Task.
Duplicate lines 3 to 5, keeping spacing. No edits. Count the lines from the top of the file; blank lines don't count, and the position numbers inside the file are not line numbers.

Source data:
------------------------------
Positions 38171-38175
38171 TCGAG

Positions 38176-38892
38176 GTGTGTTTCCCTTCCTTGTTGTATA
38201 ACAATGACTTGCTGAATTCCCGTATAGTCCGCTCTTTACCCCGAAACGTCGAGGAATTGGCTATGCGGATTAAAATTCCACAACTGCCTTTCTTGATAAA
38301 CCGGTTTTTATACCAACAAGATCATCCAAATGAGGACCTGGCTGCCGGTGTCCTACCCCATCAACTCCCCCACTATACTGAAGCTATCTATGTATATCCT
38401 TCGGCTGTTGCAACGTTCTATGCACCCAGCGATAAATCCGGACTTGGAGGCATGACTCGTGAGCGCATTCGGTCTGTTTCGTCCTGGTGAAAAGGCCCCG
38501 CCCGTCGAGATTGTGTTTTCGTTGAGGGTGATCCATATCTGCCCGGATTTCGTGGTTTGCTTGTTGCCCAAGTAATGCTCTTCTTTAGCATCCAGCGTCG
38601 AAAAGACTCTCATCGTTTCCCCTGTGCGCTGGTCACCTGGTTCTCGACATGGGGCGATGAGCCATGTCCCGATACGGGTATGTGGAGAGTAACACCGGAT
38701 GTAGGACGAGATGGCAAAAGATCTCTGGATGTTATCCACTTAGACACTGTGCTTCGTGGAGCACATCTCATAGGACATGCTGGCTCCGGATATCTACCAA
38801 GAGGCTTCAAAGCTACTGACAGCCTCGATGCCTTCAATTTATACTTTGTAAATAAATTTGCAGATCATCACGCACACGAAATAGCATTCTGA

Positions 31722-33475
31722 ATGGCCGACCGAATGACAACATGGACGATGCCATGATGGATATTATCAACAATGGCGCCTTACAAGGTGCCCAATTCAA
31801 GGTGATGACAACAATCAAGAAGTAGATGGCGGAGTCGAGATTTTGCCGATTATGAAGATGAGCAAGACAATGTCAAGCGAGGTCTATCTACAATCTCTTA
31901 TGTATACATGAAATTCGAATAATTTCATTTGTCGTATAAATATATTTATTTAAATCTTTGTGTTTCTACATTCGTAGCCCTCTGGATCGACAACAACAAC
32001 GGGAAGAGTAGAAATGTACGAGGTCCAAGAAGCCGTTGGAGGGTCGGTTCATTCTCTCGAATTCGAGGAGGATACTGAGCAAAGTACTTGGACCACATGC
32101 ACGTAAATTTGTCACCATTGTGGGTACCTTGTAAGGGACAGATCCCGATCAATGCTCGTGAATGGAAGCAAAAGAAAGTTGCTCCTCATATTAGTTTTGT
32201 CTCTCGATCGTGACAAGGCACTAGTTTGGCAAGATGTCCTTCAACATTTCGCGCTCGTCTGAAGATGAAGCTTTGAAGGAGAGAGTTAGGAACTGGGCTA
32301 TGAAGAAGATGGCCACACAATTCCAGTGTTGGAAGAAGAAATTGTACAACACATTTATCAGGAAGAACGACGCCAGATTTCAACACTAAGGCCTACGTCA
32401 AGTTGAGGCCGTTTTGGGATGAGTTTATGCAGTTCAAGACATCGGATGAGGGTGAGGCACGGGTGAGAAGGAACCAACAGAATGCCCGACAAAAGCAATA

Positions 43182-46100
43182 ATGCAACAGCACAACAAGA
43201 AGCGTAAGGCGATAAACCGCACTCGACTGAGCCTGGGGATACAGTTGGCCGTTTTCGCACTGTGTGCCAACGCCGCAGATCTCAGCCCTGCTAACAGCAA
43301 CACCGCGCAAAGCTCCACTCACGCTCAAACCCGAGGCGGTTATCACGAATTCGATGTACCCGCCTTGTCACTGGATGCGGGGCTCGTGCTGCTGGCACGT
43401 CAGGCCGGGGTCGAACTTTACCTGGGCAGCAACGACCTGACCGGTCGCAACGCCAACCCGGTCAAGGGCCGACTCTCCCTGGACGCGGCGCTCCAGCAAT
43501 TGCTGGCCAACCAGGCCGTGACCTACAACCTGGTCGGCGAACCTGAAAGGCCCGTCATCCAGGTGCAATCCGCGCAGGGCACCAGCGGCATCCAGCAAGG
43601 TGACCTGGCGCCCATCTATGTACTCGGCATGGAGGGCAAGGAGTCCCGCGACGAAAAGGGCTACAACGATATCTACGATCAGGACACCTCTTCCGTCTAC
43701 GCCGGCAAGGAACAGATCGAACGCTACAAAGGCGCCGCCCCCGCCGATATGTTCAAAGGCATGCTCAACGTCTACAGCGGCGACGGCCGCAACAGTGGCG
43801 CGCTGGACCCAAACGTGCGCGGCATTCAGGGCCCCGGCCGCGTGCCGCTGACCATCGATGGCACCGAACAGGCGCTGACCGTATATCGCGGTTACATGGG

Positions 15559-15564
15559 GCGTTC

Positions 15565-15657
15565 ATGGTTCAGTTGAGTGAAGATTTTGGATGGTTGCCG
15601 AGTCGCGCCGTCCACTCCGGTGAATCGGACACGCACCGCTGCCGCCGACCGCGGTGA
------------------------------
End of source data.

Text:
Positions 38176-38892
38176 GTGTGTTTCCCTTCCTTGTTGTATA
38201 ACAATGACTTGCTGAATTCCCGTATAGTCCGCTCTTTACCCCGAAACGTCGAGGAATTGGCTATGCGGATTAAAATTCCACAACTGCCTTTCTTGATAAA